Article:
“I'm hopeful that it sorts out easily because labor peace is preferable to the alternative.”

The new executive director Bettman referred too – Don Fehr.  Bob Goodenow was the NHLPA’s executive director seven years ago. Seven years later, Fehr is the third person who has managed the NHLPA since Goodenow was fired in July of 2005. Fehr’s reputation is second to none. Fehr replaced Marvin Miller as the Major League Baseball Players Association executive director. Miller is the founding father for collective bargaining and players rights being protected. Fehr battled MLB for more than 20 years, never blinked and never lost to ownership. 

Fehr who has worked with the NHLPA for two years spoke with the Globe and Mail and offered this: “All I can say is, with all the talk about other sports, the one that is far and away the most stable is baseball,” said Fehr.

“I find myself always wondering if I actually understand it right, so I want to make sure. That’s why I have a good staff. I’m talking to players all the time. That’s why I’m not the slightest bit bashful about asking questions and seeking assistance from anybody who may be able to assist the players in this regard.

“But if the question is, am I worried about our ability to negotiate the agreement, I’m not.” Fehr told the Globe and Mail.

The NHL has owned the Phoenix Coyotes for three years. The NHL hopes to be in the midst of concluding the sale of the franchise for a reported $170 million to former San Jose Sharks president Greg Jamison, a sale that has yet to be completed.

“I spoke to Greg Jamison early today. He continues to do the two things he needs to do to secure the future of the Coyotes where they are, in Arizona: One, working to conclude a set of documents with the City of Glendale on the building management situation. And he continues to put his equity together.

“The City of Glendale I believe next week is supposed to vote on the management agreement. Once that's in place, I think Greg will be able to conclude hopefully the finalization of his equity raise.” Bettman reported.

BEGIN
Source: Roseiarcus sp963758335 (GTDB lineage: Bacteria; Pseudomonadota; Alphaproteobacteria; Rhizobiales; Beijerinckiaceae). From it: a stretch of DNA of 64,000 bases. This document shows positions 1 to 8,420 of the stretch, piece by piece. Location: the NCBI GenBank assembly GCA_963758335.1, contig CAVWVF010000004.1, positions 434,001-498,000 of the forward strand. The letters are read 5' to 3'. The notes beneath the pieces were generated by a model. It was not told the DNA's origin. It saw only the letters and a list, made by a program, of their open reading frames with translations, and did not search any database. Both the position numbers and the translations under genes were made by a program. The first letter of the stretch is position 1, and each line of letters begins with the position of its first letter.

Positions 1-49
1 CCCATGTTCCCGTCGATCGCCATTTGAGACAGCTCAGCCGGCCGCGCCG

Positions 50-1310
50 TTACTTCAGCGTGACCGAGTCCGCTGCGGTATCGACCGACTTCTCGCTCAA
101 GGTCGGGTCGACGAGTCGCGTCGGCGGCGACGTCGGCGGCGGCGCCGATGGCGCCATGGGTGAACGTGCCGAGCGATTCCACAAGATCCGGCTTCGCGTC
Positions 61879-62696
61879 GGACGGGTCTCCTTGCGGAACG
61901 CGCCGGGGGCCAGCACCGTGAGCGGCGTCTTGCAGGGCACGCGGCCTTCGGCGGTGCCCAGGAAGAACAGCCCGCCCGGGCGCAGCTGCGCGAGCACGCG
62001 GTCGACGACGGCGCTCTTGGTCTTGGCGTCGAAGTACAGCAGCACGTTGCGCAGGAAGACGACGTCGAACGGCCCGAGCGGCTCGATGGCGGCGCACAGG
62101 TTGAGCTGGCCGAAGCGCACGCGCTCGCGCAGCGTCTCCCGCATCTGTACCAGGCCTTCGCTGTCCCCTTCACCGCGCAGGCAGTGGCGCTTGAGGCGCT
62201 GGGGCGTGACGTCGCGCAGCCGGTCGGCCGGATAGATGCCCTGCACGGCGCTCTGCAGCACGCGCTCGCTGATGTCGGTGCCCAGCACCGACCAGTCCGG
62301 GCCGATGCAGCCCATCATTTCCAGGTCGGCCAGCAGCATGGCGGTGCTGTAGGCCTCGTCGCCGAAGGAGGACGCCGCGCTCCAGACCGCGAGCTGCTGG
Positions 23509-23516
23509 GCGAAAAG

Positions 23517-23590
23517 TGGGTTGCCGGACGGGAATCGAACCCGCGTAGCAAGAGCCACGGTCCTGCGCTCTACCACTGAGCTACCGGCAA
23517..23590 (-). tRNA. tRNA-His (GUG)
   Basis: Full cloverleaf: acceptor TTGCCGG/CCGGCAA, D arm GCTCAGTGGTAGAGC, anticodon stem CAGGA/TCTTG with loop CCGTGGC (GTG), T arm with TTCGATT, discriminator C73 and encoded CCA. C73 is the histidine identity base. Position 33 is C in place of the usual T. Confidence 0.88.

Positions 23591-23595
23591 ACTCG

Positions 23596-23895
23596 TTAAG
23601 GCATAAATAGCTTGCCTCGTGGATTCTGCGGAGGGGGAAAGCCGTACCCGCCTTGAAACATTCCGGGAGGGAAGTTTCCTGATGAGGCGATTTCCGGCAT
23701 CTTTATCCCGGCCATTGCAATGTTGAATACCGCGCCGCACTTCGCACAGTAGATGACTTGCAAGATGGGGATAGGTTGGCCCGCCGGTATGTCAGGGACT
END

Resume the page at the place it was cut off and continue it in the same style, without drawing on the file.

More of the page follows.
It was during last year’s Stanley Cup Finals Bettman announced the Atlanta Thrashers would be moving to Winnipeg. The Winnipeg Jets sold out their first five NHL seasons when they put season tickets on sale in early July. There has been a great deal of speculation if Jamison fails to complete his purchase of the Coyotes the team would be sold to interests in Quebec City.

Bettman made it clear the NHL has no Plan B when it comes to where the Coyotes will play their 2012-13 season if it isn’t in Phoenix. It appears the Coyotes who have finished last in NHL attendance for the last three years will be playing in Phoenix regardless of who owns the team next year.

One issue Bettman briefly noted was whether or not the NHL would allow their players to participate in the 2014 Sochi Olympic Games.

“The benefits from the Olympics have to be evaluated as we balance it against the impact that it has. I think in that regard we have to take into account where the next two Winter Olympics are going to be.

“Having said all that, I see this as joint problem solving that we need to do with the Players' Association. I don't think it's anything other than a joint issue, joint decision, that we need to do in the best interest of the game and the players.”

The NHL was happy to participate in the 2002 Salt Lake City Games and the 2010 Vancouver Olympics. The 2014 Games are in Sochi and the 2018 Winter Games are heading to Pyeongchang, South Korea. NHL players and in particular the Russians who play in the NHL want to play in the 2014 Games but with the next two Winter Olympics in Asia it’s likely the NHL is having sober second thoughts allowing their players to represent their countries in the Olympic Games.

For Sports Business News this is Howard Bloom